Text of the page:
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Mirizzi's syndrome: Wikis


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Mirizzi's syndrome
Classification and external resources
ICD-9 576.2
DiseasesDB 33254
eMedicine radio/451

Mirizzi's syndrome is a rare cause of acquired jaundice. It is caused by chronic cholecystitis and large gallstones resulting in compression of the common hepatic duct.



Occurs in approximately 0.1% of patients with gallstone disease[1] and 0.7-1.4% of patients undergoing cholecystectomy[2]

It affects males and females equally, but tends to affect older people more often. There is no evidence of race having any bearing on the epidemiology.


Multiple and large gallstones can reside chronically in the Hartmann's pouch of the gallbladder, causing inflammation, necrosis, scarring and ultimately fistula formation into the adjacent common hepatic duct (CHD). As a result, the CHD becomes obstructed by either scar or stone, resulting in jaundice. It can be divided into four types.

Type I - No fistula present

  • Type IA - Presence of the cystic duct
  • Type IB - Obliteration of the cystic duct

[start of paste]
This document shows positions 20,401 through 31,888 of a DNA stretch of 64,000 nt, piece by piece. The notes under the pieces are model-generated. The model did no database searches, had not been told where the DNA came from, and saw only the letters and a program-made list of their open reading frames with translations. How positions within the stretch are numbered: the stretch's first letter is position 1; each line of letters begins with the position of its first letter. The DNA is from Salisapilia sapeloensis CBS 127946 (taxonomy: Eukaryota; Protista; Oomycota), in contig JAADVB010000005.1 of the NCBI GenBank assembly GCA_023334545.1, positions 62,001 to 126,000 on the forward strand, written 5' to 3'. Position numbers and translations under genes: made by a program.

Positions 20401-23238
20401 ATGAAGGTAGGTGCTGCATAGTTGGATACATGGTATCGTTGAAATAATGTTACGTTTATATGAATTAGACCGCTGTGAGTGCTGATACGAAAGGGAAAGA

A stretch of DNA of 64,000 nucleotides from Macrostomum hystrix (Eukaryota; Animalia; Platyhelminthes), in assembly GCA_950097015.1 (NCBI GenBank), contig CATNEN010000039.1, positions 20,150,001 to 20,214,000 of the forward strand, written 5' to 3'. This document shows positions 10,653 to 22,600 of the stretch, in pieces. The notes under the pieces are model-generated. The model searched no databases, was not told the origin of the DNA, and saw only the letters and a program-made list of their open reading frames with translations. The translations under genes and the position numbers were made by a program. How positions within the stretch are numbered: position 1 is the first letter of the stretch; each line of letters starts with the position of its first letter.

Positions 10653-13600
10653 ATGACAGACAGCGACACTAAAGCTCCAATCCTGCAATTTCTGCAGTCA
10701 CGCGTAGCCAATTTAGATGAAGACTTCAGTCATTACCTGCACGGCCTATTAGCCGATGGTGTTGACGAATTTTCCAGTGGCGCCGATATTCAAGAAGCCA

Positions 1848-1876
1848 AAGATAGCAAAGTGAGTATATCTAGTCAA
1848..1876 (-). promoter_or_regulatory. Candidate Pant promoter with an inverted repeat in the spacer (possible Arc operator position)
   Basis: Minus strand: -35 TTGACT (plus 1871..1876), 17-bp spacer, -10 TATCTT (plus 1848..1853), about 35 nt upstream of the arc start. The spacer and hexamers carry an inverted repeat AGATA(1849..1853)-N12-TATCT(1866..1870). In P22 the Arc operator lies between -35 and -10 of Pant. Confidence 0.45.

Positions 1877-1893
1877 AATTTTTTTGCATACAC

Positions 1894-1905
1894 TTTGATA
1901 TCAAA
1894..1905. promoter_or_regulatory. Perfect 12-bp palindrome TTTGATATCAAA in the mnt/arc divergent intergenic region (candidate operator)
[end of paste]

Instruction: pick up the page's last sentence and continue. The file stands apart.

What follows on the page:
Types II-IV - Fistula present

  • Type II - Defect smaller than 33% of the CBD diameter
  • Type III - Defect 33-66% of the CBD diameter
  • Type IV - Defect larger than 66% of the CBD diameter


Mirizzi syndrome has no consistent or unique clinical features that distinguish it from other more common forms of obstructive jaundice. Symptoms of recurrent cholangitis, jaundice, right upper quadrant pain, and elevated bilirubin and alkaline phosphatase may or may not be present. Acute presentations of the syndrome include pancreatitis or cholecystitis.


CT scan or ultrasonography usually make the diagnosis. Often, ERCP is used to define the lesion anatomically prior to surgery.


The treatment of choice is laparotomic surgical excision of the gallbladder, and reconstruction of the common hepatic duct and common bile duct.


It is named for Pablo Luis Mirizzi, an Argentinian physician.[3][4]


  1. ^ Hazzan, D; D Golijanin, P Reissman, SN Adler, E Shiloni (06 1999). "Combined endoscopic and surgical management of Mirizzi syndrome". Surgical Endoscopy 13 (6): 618–20. doi:10.1007/s004649901054. PMID 10347304.  
  2. ^ Ross, Jeffrey W; Gary S Sudakoff, Gregory B Snyder, Neela Lamki (editor), Bernard D Coombs (editor), Abraham H Dachman (editor), Robert M Krasny (editor), John Karani (editor) (2006-12-29). "Mirizzi syndrome". eMedicine. WebMD. Retrieved 2007-12-09.  
  3. ^ synd/3587 at Who Named It?
  4. ^ Mirizzi PL: Syndrome del conducto hepatico. J Int de Chir 1948; 8: 731-77


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